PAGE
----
The last 7 1/2 months
I was on top of the world, at the prime of my life. I had it all – a loving husband, a supportive family, a thriving career in my field, a new apartment in a new city, excellent health, and happiness. Newly married at 26, I had so much to look forward to.
And then we got into a car accident. On our honeymoon.
I broke my neck. All of a sudden, it seemed that I had nothing to look forward to.
It was like suddenly falling from a building where I enjoyed the most amazing view… except I survived.
At first I was angry. I was upset. I was sad, disheartened. Oh and the day after the accident, I learned that I broke my left arm too.
Then to that, add two major surgeries in a week, on my spine and on my arm. Add being in a heavy, cumbersome halo brace 24/7 for three and a half months. Add being stuck in the US where the accident happened, not being able to come home to my loved ones back in Canada.
Finally my halo was removed and I came home to all my family and friends. Never had I been filled with such immense joy. With one month to go in my new neck brace, I thought this nightmare was nearly all over!
But it wasn’t.
It turned out that I didn’t get the proper surgery on my neck. My spinal fusion failed, my neck wasn’t healing properly all that time. After nearly four months, my fractures were still too unstable that I had to get yet another surgery.
Again I was angry. I was upset. I was sad, disheartened.
I had a successful revision surgery. My doctor told me to wear another type of neck collar for three more months, twice as long as the six weeks he first advised me.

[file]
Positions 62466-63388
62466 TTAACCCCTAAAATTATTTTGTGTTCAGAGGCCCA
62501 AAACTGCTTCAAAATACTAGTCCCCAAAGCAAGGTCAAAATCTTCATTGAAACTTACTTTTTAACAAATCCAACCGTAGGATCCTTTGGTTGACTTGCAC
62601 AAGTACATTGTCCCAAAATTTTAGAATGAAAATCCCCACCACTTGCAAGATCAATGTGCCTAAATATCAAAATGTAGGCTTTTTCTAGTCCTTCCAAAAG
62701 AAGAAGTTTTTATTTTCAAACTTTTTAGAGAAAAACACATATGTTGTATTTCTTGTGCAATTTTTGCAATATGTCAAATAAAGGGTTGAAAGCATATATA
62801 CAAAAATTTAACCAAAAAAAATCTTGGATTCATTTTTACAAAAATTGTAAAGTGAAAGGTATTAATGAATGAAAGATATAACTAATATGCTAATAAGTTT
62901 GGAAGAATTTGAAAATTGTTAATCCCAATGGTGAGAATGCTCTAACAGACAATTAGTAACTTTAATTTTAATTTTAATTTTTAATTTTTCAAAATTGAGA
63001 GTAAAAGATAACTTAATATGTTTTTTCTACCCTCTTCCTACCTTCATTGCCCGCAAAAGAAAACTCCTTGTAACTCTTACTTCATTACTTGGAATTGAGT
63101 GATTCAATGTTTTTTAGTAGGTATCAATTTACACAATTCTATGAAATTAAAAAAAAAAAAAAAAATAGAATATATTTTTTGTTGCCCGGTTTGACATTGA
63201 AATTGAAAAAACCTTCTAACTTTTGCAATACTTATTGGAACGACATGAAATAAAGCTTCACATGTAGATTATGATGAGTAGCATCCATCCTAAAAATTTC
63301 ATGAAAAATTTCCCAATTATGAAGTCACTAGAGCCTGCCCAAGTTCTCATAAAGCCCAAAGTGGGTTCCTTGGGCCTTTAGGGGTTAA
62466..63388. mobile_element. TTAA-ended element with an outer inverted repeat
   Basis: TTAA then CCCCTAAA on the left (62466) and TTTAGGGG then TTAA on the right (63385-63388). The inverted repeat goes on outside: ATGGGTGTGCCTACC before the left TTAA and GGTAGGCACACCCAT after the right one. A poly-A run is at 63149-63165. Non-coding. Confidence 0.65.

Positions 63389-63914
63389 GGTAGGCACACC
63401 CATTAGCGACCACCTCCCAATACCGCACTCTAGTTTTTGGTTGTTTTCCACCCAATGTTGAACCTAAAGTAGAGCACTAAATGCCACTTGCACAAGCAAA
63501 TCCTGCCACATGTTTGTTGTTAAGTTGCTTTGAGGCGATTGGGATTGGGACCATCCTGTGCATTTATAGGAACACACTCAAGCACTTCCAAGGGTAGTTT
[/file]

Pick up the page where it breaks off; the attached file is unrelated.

Through it all, all the emotions I felt – be it despair, happiness, and everything in between – I held on to my faith. I still found God. I continued to believe in Him and whatever His plan was for me. I never stopped praying.
These core values were instilled in me by none other than my parents. They implored God’s help that I patiently endure this difficult time in my life. My parents prayed a lot for me, more than anyone else ever did. As active members of the Catholic community, they also asked their friends from church to pray for me from Day 1. Here is my what my dad emailed to them:
Subject: Request for Prayers for Danica and Pierre
Dear Brothers & Sisters in Christ,
We humbly request you to join us in our prayers for my daughter and son-in-law, Danica & Pierre, who recently got married last April 18 and was spending their honeymoon in various parks and campsites in the US.
They met an accident last night along the [Northern] Mojave Desert as [their car rolled over multiple times]. Pierre suffered minor concussions.
Danica will undergo surgery today this 7 AM PST [for her fractured neck,] to place some pins in her [skull for a halo brace] to prevent her from being paralyzed.
Please join us in prayers for their recovery and for the successful operation of Danica today.
Kindly pass this around so that the whole Couples for Christ community can join us in praying for them.